Interestingly, this isn’t quite the kind of feel I’d necessarily expect from a Motocross game (aside from the “traffic lights” sound at the beginning) — typically I’d expect something more rock-inspired with a bit more in the way of percussion. Instead here we have repetitive arpeggios and an oddly lyrical melody line; that ostinato pattern in the harmonies really gives an impression of being constantly in motion. If anything, this sounds more like “boss music” than racing game music — but that element of the unexpected in itself makes it stand out.
9 – Toshiya Yamanaka: Visual Scene 1&2 (Wer Dragon – PC-8801)
The opening to this track sounds very much like the sort of thing you’d expect from maybe a strategy game or RPG as you prepared for battle. Driving, militaristic rhythms — with some percussion this time around — and triumphant horn fanfares acting as the main accompaniment to the understated melody.
The distinction between “Visual Scene 1” and “Visual Scene 2” presumably comes in the parts where the harmonic — but not rhythmic — pattern changes, and the percussion shifts from closed hi-hat sounds to open hi-hats for a distinct change in character. The two “scenes” are clearly closely related — hence them both being in one track, presumably — but they can absolutely be distinguished from one another.
10 – Goblin Sound: Opening (Hisou Kihei X-Serd – PC Engine)
Another intro track, this time featuring some meaty sampled drums and a repetitive, throbbing bassline. After a short period, this is accompanied by long, sustained pad sounds with somewhat muted harmonies, and a “sparkling” synth pattern over the top of it all.
This piece lacks a traditional melody line, making it ideal for accompanying something the player needs to pay attention to — like, say, the introductory story sequence to the game.
11 – Tadahiro Nitta: An-Un (Ominous Clouds) (Xak II – MSX2)
This one has a wonderful start, consisting of big, beefy minor chords that are clearly intended to put across the idea of something Evil with a capital E. It’s actually strongly reminiscent of the sort of tracks we’d still be heading in Japanese RPGs nearly a decade after this game’s 1990 release — there’s more than a hint of Sephiroth’s theme from Final Fantasy VII about this one.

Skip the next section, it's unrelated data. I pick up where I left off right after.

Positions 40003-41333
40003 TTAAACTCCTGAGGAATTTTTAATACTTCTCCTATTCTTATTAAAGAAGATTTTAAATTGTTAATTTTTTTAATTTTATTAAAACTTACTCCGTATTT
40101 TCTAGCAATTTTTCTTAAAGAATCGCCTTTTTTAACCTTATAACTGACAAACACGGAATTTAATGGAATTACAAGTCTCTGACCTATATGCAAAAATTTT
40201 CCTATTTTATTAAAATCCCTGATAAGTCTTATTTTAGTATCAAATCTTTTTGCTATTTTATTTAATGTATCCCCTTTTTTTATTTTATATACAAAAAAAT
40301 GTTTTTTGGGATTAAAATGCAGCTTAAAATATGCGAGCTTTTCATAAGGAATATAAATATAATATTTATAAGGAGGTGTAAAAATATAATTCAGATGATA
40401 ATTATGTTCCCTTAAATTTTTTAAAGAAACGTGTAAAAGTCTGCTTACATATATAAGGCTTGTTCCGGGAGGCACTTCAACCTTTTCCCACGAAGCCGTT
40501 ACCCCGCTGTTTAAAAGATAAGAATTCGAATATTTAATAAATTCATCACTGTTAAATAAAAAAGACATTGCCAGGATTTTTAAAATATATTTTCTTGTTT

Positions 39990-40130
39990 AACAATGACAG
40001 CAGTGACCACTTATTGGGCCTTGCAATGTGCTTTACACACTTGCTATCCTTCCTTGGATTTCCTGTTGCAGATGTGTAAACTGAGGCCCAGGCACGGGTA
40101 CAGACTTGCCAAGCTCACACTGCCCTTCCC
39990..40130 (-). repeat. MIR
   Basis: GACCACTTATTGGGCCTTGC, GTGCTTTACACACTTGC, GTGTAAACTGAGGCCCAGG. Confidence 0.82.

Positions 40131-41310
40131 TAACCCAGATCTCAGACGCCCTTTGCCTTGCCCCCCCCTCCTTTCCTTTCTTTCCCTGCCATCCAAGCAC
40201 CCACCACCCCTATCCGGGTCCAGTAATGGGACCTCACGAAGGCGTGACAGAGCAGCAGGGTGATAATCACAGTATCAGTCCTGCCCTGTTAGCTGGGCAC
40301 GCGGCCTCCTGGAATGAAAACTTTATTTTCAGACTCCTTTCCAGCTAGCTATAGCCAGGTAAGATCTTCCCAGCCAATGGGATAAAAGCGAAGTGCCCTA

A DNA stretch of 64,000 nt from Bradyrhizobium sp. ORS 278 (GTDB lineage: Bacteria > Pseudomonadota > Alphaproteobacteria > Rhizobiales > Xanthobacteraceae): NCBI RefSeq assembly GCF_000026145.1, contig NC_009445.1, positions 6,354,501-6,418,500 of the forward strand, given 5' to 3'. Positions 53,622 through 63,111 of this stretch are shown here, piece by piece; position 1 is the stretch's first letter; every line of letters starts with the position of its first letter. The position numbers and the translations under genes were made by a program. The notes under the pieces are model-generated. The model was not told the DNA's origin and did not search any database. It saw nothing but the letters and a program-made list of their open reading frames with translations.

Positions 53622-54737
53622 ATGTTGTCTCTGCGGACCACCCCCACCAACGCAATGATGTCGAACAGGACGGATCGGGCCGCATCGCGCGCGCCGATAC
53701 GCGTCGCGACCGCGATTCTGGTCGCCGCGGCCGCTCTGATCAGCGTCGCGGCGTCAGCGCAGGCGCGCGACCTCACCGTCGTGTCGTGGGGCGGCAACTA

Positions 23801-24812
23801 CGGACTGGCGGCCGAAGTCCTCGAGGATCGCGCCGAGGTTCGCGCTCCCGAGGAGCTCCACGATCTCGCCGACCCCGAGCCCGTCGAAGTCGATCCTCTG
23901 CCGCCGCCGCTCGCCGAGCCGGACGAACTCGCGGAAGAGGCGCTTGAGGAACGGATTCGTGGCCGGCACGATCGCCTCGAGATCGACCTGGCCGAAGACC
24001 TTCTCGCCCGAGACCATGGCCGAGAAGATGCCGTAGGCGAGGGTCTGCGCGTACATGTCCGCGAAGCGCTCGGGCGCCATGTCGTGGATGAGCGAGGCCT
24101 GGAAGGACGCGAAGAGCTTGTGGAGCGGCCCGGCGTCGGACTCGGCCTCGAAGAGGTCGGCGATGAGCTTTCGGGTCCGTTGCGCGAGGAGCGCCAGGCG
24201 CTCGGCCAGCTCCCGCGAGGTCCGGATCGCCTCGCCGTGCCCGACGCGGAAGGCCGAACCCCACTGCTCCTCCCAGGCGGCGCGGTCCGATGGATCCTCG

One key difference is that despite the ominous, slow opening, this piece gradually builds in intensity and complexity as it progresses, which is not something Sephiroth’s theme really does beyond a certain point; the later track’s creepiness comes from its simplicity. Either way, this is a delightfully Evil track, and I recommend blasting it out the next time you enter a room wearing a cape.
12 – Yuzo Koshiro: Temple (Actraiser – Super Famicom)
Koshiro is one of the most respected video game musicians out there, with his experience stretching all the way back into the 8- and 16-bit eras and continuing well into today, with his most recent contributions being to games like Etrian Odyssey, Time and Eternity and the upcoming Streets of Rage 4.
Actraiser is one of his more unusual, experimental soundtracks, and this is very much apparent in this track; plenty of discordant harmonies, a distinctly “cinematic” structure rather than the usual sort of repetitive ongoing sound you’d expect from game music… and some of the Super Famicom’s most iconic synthesiser sounds, including its distinctive string, brass and timpani sounds. I bet you can hear them right now.
13 – Konami Kukeiha Club: Road to Agartha (Mouryou Senki MADARA – Famicom)
This is one of those tracks that sounds way better than you’d expect from the Famicom’s humble sound chip, and is likely the result of a cartridge that included additional sound hardware over and above what the base system offered. Probably the best-known example of this is Castlevania III, but this piece is a good example, too, providing a rich, warm sound very reminiscent of the sort of things we’d hear from the PC-8801 or the Master System with its FM addon.